Blending elements of dream pop and synth pop, California’s I Us & We create a fairly spacious, yet melancholy sound on their debut EP ‘Mono’. Like Australia’s MNTNS, their core sound is heavy on electronic drones and synths, but thankfully like the more melodic elements of Moby or the very best parts of Depeche Mode’s expansive catalogue, somehow manages to eschew most of the coldness that such humanly detached sounds might conjure if left in the hands of the lesser talented.
‘Sunday’, a number which circulated the net prior to the EP’s release, is perhaps best representative of the band’s musical outlook. A high tenor vocal cries each line, suggesting “we can only run so far”, needing in tone, pleading with the outside world for love and acceptance. What might’ve sounded like self-pity, in fact, comes out as heartfelt, thanks to a huge musical backdrop – slow beats, huge synths and – ensuring that extra layer – the occasional sounds of a ringing guitar fleshing everything out. In terms of pop, you’ll find this to be both accessible and beefy, ticking the right boxes for those who like their tunes with a huge and spacious feel. Similarly low-key, ‘Free’ has a cold and detached, slightly Scandinavian quality despite the band’s US origins. The bulk of the tune utilises slow drones and a steady beat, pitched against another high end vocal, fragile and breathy while other noises crawl from within, sounding much like a treated guitar run through electronic treatments. The guitar eventually rises for a very brief solo, at first seeming a little out of character but still providing an important interlude.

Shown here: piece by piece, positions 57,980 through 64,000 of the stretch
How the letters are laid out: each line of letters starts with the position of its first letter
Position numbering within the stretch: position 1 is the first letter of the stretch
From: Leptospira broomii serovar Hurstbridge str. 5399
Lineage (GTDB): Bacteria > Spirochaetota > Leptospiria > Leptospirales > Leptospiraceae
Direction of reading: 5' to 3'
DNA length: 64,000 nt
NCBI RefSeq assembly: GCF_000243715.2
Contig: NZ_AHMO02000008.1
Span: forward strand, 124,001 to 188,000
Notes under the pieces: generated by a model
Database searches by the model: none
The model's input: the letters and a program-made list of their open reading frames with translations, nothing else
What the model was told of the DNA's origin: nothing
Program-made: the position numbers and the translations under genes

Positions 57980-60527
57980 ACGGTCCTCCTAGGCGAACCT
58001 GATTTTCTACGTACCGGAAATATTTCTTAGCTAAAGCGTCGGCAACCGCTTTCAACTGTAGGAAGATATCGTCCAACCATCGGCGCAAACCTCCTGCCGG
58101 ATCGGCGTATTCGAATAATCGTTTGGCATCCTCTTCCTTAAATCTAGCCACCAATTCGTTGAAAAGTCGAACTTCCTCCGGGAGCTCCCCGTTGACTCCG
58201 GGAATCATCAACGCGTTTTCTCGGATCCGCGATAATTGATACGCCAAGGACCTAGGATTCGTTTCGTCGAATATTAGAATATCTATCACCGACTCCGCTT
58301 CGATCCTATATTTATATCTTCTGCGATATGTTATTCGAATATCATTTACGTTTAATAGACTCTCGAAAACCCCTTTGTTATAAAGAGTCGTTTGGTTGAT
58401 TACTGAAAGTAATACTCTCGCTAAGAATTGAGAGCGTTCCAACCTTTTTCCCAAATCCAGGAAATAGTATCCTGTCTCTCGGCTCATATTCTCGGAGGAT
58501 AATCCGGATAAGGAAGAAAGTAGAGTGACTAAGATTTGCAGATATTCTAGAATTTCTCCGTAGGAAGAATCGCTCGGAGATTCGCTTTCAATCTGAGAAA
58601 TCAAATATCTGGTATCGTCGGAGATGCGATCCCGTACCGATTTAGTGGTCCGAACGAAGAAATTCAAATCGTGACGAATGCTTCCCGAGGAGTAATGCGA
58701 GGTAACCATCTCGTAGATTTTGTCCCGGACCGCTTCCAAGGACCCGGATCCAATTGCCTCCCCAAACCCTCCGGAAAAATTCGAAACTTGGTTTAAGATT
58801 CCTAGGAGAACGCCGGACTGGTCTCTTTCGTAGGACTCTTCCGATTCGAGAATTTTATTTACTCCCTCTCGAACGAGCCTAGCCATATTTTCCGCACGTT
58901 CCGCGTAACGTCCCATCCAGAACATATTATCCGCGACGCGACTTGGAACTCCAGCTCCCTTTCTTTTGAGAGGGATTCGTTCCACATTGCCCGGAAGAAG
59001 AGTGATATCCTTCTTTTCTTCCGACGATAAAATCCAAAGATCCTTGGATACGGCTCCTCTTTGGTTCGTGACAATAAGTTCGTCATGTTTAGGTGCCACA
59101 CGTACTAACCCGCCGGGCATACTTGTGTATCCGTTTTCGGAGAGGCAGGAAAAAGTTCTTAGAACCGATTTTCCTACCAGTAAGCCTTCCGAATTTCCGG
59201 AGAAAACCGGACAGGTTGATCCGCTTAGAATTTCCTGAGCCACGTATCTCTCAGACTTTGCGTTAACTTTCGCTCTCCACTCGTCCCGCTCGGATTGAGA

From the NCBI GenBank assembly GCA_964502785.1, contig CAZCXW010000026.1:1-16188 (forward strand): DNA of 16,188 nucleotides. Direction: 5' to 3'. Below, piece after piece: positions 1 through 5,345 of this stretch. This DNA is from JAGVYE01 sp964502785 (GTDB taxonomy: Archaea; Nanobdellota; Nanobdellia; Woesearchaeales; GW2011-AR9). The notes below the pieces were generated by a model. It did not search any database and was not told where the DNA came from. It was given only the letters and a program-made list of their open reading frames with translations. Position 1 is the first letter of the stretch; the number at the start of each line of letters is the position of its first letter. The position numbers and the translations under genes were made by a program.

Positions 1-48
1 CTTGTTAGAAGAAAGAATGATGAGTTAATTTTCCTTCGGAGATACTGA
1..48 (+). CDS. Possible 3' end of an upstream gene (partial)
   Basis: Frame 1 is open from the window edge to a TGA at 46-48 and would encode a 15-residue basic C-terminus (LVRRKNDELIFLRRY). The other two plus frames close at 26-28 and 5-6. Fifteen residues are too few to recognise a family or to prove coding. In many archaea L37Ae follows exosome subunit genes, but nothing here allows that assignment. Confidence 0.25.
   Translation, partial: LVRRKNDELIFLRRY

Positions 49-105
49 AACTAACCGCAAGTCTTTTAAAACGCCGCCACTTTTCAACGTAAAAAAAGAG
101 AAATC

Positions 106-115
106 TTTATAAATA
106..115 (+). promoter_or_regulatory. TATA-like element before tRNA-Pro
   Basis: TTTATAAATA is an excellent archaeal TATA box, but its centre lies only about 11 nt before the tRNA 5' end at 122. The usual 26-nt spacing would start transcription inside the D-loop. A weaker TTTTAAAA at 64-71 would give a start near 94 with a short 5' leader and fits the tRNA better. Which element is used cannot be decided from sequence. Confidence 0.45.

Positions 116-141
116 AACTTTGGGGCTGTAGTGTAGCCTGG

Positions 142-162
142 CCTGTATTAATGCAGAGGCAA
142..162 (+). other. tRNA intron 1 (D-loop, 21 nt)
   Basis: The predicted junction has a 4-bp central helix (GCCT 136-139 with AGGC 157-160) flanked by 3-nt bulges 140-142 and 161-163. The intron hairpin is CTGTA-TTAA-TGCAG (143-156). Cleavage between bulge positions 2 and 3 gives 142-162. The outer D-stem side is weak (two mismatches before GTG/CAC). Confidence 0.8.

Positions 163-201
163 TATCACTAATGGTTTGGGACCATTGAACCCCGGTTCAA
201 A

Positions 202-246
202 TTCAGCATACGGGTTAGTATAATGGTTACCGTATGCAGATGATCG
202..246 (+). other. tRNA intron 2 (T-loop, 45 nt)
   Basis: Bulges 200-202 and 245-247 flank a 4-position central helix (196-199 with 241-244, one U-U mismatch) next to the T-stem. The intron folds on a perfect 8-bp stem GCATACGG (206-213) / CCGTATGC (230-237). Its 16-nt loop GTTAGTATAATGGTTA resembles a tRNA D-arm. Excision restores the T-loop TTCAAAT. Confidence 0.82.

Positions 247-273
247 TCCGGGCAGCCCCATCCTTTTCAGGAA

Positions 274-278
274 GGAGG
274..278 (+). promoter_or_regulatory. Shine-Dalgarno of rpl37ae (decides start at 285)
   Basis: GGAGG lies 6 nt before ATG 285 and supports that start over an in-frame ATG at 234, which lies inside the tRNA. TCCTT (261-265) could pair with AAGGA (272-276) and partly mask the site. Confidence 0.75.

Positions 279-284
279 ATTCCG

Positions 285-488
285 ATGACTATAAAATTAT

Soaring guitars provide the main thrust of the intro of ‘Alive’, though the keys and electronic elements soon take over. The drum is doused in echo for extra atmosphere, while the lead vocal is perhaps the most melodic on offer. The deepness of the arrangement combined with a wistful voice calls to mind a couple of the more low key tunes by Norway’s Team Me, though some listeners will also here elements of Moby as a core influence. Lyrically, there’s a universal sentiment – “love is keeping me alive for this moment” – and although the tunes should perhaps feel as mechanical as before, the longing in the voice combined with the beefy sound actually gives this tune a fairly emotional heart. The EP’s best number, ‘Lanterns’, quickens the pace. A sequenced beat and steady rhythm provides a rarely changing pace over which occasional synth lines evoking the youthful Gary Numan add extra textures, while a breathy vocal with a classic stylistic meter make it almost impossible not to think of ‘Black Celebration’-era Depeche Mode when listening for the first time. Subsequent spins expose extra charms; a much tougher sound and a general moodiness that ensures this never feels disposable at all, and while the music dominates on most of their material, here more than ever, a particularly well-structured chorus suggests these guys might have some reasonable song-writing talents.
These four tunes, the opening gambit of four body-painted mystery men, are aloof yet inviting, mechanised yet full-blooded, sounds begging to be cranked. While their brand of electronica veers closer to the pop side of things than the alternative, their relative simplicity provides the real charm.
Check out lead track ‘Sunday’ here.